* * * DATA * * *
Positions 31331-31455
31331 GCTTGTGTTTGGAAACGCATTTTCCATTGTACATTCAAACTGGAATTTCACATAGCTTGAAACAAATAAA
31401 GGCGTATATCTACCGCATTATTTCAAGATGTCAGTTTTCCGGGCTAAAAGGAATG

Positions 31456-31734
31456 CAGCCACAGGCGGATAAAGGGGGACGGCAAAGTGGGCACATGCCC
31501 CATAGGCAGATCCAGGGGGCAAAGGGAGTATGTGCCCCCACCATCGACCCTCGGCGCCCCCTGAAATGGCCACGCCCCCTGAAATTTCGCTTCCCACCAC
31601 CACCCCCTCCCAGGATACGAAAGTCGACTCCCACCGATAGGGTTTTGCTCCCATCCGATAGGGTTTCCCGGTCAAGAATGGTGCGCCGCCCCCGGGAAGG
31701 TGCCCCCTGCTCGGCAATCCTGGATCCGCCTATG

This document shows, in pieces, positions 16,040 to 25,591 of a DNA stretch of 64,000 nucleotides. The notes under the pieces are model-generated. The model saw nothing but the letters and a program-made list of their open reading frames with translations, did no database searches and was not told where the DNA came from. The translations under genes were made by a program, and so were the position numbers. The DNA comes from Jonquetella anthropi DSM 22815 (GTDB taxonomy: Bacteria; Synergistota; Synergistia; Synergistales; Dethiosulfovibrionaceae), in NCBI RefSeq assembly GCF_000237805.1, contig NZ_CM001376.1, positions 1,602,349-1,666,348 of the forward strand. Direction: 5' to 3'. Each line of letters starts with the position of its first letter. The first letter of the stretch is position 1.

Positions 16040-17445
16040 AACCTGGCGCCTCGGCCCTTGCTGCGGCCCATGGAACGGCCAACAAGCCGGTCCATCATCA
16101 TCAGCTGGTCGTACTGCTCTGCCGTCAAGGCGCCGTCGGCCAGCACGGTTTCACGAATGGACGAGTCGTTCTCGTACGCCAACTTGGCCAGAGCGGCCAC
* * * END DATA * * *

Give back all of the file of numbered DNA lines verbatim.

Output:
Positions 31331-31455
31331 GCTTGTGTTTGGAAACGCATTTTCCATTGTACATTCAAACTGGAATTTCACATAGCTTGAAACAAATAAA
31401 GGCGTATATCTACCGCATTATTTCAAGATGTCAGTTTTCCGGGCTAAAAGGAATG

Positions 31456-31734
31456 CAGCCACAGGCGGATAAAGGGGGACGGCAAAGTGGGCACATGCCC
31501 CATAGGCAGATCCAGGGGGCAAAGGGAGTATGTGCCCCCACCATCGACCCTCGGCGCCCCCTGAAATGGCCACGCCCCCTGAAATTTCGCTTCCCACCAC
31601 CACCCCCTCCCAGGATACGAAAGTCGACTCCCACCGATAGGGTTTTGCTCCCATCCGATAGGGTTTCCCGGTCAAGAATGGTGCGCCGCCCCCGGGAAGG
31701 TGCCCCCTGCTCGGCAATCCTGGATCCGCCTATG

This document shows, in pieces, positions 16,040 to 25,591 of a DNA stretch of 64,000 nucleotides. The notes under the pieces are model-generated. The model saw nothing but the letters and a program-made list of their open reading frames with translations, did no database searches and was not told where the DNA came from. The translations under genes were made by a program, and so were the position numbers. The DNA comes from Jonquetella anthropi DSM 22815 (GTDB taxonomy: Bacteria; Synergistota; Synergistia; Synergistales; Dethiosulfovibrionaceae), in NCBI RefSeq assembly GCF_000237805.1, contig NZ_CM001376.1, positions 1,602,349-1,666,348 of the forward strand. Direction: 5' to 3'. Each line of letters starts with the position of its first letter. The first letter of the stretch is position 1.

Positions 16040-17445
16040 AACCTGGCGCCTCGGCCCTTGCTGCGGCCCATGGAACGGCCAACAAGCCGGTCCATCATCA
16101 TCAGCTGGTCGTACTGCTCTGCCGTCAAGGCGCCGTCGGCCAGCACGGTTTCACGAATGGACGAGTCGTTCTCGTACGCCAACTTGGCCAGAGCGGCCAC